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About The Oregon statesman. (Salem, Or.) 1916-1980 | View Entire Issue (April 25, 1926)
TOp OREGON Sf Alill, OHEGON
SUNDAY MORNING, APRIL 25, jl92S
FEIV PARTS DEEDED
: FOil HMD GARS
Sales to Dealers Average
, $7.08 Per Car, Recent ,
A recent compilation of the ser
Tice department records ot the
Oakland Motor Car. company for
, the year 1925 reTealed that parts
sales to Oakland, dealers areraged
only fT.08 per ear. based on -the
- tfital number ttf Oakland cars
kmrwn to-be in-operation. As these
, Tarts included a large volume of
accessories, the actual parts used
for replacement areraged .much
less than the per car, amount
.- - The number of Oakland cars In
lerfce totalled 248,658, Including
t tilt Oakland cars registered on
w-Jaauary il 1925, plus cars: sold
during the year. According to R.
- A. Armstrong, ' director of service
- tbt : the company, the low service
-: cost per ear is particularly sign If i
r4at 'sface approximately 20 ' per
cent of these cars are more than
-"' five years old. The average parts
cost for 1925 is the .lowest In
Oakland's "history, an4 also com
pares favorably with the entire In
dustry, which is . estimated to av
erage about $13,00 'per car for
all makes. ,.-,' "
Sixty per' cent; pf 'tlje.' wearing
parts In a car are located in the
engine, says Mr.;Armstrong,rand
I believe our low; parts cost re
flects the - advanced design! and
sturdy construction ; of the Oak
land Six power plant. ' ; ; ? t
"Although this 1 low part sales
record -- is very gratl ryingr to : us,
another year should see this fig
ure still farther reduced,. due to
constant refinements' In manufac
turing and inspection; plus Oak
land's adoption of the now famous
Harmonic Balancer, which has eli
minated practically all . vibration
in the engine.". - 1
BILLION DOLLARS IS
TAKEN IN GAS TOLL
J Continued from Pf t.)
govertunent has contributed $460,
to help the ' states build : roads.
That is considerably less than half
of what the country spent oil roads
in either 1924 or 1925, Moreover.
In the same eight years while the
government was distributing that
$460,000,000 to the states, it col
lected $873,000,000 , . in internal
revenue taxes on motor cars, parts
and accessories. Other' hundreds
. . - .. ..;
. . - - ., . .. , .. .... . . -
We are now equipped to Retread them
for you. . This will add many-miles at
U AU w
5 - J
Expert Vulcanizing and
Retreading by Men
Who Know How .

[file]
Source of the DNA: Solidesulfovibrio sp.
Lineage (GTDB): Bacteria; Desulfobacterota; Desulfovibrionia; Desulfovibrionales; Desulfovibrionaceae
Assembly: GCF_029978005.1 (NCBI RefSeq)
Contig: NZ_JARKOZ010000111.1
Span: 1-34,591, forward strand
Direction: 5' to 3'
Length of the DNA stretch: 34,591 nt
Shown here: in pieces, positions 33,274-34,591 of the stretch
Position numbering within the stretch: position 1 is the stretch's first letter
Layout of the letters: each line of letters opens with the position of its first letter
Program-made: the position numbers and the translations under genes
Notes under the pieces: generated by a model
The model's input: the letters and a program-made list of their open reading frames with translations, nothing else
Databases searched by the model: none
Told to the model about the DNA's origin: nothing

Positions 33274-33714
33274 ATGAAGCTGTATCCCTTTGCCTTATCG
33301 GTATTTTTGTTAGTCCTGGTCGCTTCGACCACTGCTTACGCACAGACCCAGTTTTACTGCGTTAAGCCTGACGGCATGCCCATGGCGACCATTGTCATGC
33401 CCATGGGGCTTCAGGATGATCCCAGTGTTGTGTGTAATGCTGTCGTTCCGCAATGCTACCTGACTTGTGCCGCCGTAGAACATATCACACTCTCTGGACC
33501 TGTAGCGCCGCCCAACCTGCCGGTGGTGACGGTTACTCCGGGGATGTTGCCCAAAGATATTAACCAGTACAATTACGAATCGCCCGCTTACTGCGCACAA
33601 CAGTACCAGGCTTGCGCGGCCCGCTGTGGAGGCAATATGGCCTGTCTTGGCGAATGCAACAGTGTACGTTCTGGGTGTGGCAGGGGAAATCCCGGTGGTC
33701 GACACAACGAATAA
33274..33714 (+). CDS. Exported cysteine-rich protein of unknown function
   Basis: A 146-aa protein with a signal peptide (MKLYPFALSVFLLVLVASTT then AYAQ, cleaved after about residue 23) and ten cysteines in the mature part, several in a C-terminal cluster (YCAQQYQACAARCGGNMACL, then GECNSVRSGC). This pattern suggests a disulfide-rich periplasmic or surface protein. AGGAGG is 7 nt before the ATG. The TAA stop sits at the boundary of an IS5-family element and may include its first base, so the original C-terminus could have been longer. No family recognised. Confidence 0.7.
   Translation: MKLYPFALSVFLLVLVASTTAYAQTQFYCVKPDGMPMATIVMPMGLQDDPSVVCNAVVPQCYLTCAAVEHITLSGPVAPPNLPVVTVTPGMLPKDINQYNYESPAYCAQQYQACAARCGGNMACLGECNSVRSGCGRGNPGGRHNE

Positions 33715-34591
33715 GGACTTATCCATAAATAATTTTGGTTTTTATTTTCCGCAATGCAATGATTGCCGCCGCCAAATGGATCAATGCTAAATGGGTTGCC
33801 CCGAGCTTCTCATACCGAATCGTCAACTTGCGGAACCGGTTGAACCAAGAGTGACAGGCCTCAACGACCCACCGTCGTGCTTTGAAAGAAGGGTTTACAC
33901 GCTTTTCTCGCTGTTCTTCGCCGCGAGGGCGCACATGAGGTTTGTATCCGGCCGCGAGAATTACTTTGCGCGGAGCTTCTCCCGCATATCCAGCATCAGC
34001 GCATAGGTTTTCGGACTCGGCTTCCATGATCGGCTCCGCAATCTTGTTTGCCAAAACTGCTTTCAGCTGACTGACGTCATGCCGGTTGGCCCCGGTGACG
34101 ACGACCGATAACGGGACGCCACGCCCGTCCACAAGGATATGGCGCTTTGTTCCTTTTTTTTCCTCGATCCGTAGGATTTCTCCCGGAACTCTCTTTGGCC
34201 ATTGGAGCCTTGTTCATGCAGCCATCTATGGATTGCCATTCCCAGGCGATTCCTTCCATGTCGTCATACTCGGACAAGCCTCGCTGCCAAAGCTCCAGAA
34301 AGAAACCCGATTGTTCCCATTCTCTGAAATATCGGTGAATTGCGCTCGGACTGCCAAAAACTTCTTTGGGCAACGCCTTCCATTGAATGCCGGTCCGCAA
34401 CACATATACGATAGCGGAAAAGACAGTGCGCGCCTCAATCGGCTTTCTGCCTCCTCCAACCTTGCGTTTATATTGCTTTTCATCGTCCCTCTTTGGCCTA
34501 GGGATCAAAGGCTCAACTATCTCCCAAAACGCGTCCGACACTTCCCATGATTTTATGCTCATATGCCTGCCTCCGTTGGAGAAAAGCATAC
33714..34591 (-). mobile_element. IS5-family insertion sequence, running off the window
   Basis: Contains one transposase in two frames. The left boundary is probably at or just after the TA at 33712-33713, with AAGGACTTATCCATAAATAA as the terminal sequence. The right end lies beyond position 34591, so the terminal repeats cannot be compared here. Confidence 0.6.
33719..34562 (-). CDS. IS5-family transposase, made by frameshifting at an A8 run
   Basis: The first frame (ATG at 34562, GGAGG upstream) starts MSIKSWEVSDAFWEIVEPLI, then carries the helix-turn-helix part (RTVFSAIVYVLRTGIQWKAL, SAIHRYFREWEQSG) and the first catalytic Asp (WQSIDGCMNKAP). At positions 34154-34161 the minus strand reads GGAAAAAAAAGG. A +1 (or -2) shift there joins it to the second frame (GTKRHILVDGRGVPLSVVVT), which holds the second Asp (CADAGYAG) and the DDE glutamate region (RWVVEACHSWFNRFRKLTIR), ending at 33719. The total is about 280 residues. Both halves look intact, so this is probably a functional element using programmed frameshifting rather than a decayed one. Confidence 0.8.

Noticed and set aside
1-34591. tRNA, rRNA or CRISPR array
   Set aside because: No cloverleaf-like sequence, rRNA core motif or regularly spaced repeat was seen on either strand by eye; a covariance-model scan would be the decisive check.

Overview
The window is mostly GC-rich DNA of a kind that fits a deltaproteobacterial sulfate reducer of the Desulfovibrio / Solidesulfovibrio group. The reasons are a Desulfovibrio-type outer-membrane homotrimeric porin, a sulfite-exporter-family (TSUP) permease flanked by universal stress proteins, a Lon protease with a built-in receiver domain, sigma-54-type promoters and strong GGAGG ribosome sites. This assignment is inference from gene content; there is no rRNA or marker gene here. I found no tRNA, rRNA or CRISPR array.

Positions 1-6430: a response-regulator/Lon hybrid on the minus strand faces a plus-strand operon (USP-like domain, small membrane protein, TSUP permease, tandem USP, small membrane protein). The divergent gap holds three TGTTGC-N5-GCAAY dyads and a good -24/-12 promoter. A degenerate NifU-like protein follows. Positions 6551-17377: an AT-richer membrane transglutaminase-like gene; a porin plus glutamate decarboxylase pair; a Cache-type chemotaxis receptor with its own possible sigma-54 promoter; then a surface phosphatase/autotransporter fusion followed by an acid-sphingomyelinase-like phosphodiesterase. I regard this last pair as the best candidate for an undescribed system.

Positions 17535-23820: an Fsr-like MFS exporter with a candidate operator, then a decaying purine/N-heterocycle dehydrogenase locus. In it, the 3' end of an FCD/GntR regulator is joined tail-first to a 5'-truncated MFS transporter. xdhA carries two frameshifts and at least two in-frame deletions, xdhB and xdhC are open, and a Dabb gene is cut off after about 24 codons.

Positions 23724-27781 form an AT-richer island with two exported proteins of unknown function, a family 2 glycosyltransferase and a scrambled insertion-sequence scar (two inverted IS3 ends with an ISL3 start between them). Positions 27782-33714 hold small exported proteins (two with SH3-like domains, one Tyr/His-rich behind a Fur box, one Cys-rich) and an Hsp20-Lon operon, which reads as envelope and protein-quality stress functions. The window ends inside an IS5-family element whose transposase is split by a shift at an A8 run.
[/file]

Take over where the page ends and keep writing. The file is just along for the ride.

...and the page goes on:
TIRES AND TUBES
GASOLINE, OIL and ACCESSORIES"
Service station for Lincoln shock
absorbers. Lei us quote you
198 South Commercial ;
of millions were collected In in
come and corporation taxes from
motor , car manufacturers ' and
dealers. I do not think these fig-
ures have ever been put together
but at any rate you observe that
the federal contributions to roads
as : compared to the conrtibation
of the people ' who make and use
the cars and the gasoline has been
decidedly modest. , ".
"But, while federal contribution
ts only about lb per cent of high
way expense. It. has accomplished
results altogether out "of Dronor-
uon to its amount." First. It was
an -;- incentive to the states. The
government required them to ! In
vest as r much as it contributed.
Then, the government : takes the
part in a general supervision of
rontruetIon. .and a share in de
termining routes.' So we have built
roads on better standards, and
have got them organized Into a
truly national system, instead of
forty-eight state systems.
"Some day It will he realird
hat this was the most valuable
contribution. ; Driving ' from Bos
ton to New York, a man may pass
through four states. Every one
might have a splendid highway
sytem; but If these .did not artic
ulate at the state lines, the trip
would be almost imposlble. Thanks
to the Bvstemization under federal
iniiuence, xotmirjr roads are', as
superior to state boundry lines as
are railroads,- A man drives from
one state to another withont know
ing It, unless a sign board tells
him.j Fe"w people realise that fed
eral partnership In road building
accomplished this. ' ;
"The federal highway act '. of !
4921 required that . complete na
tion-reaching sytem of 1 roads be
designed within two years, as the
roads to which Uncle Sam - would
give assistance! Nobody who was
connected with this - department
will. ever realize the task' involved
in laying out that map. It was
found that there were 2,8 6 CO S 1
miles were to be Included In the
national system, eligible for- fed
eral aid. Nearly every mile of that
2,866,061 -was a candidate for de
signation as' a federal highway.
Nobody will ever dream how much
pulling and hauling, log '. rolling,
and variegated' influence was en
listed. But in the end 'the system
wag laid out as a truly national
According to the American Pe
troleum Institute the gasoline tax
was first imposed in 1919 In Ore